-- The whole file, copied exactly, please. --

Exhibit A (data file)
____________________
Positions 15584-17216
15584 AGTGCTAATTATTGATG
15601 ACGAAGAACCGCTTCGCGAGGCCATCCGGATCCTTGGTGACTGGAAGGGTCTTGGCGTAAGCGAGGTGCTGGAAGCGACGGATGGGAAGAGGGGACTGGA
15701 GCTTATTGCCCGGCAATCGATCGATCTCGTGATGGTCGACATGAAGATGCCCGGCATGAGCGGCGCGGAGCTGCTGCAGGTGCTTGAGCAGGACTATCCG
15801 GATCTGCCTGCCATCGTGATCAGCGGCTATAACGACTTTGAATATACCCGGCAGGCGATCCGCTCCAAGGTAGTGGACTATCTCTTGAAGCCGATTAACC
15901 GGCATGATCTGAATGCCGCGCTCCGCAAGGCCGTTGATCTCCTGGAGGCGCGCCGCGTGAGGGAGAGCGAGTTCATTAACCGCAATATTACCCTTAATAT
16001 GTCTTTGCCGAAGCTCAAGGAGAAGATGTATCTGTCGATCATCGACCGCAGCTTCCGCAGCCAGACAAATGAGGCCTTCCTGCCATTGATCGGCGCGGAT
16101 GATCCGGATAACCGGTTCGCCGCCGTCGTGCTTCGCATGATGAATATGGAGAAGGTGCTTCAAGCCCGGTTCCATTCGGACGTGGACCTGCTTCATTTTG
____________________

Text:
Positions 15584-17216
15584 AGTGCTAATTATTGATG
15601 ACGAAGAACCGCTTCGCGAGGCCATCCGGATCCTTGGTGACTGGAAGGGTCTTGGCGTAAGCGAGGTGCTGGAAGCGACGGATGGGAAGAGGGGACTGGA
15701 GCTTATTGCCCGGCAATCGATCGATCTCGTGATGGTCGACATGAAGATGCCCGGCATGAGCGGCGCGGAGCTGCTGCAGGTGCTTGAGCAGGACTATCCG
15801 GATCTGCCTGCCATCGTGATCAGCGGCTATAACGACTTTGAATATACCCGGCAGGCGATCCGCTCCAAGGTAGTGGACTATCTCTTGAAGCCGATTAACC
15901 GGCATGATCTGAATGCCGCGCTCCGCAAGGCCGTTGATCTCCTGGAGGCGCGCCGCGTGAGGGAGAGCGAGTTCATTAACCGCAATATTACCCTTAATAT
16001 GTCTTTGCCGAAGCTCAAGGAGAAGATGTATCTGTCGATCATCGACCGCAGCTTCCGCAGCCAGACAAATGAGGCCTTCCTGCCATTGATCGGCGCGGAT
16101 GATCCGGATAACCGGTTCGCCGCCGTCGTGCTTCGCATGATGAATATGGAGAAGGTGCTTCAAGCCCGGTTCCATTCGGACGTGGACCTGCTTCATTTTG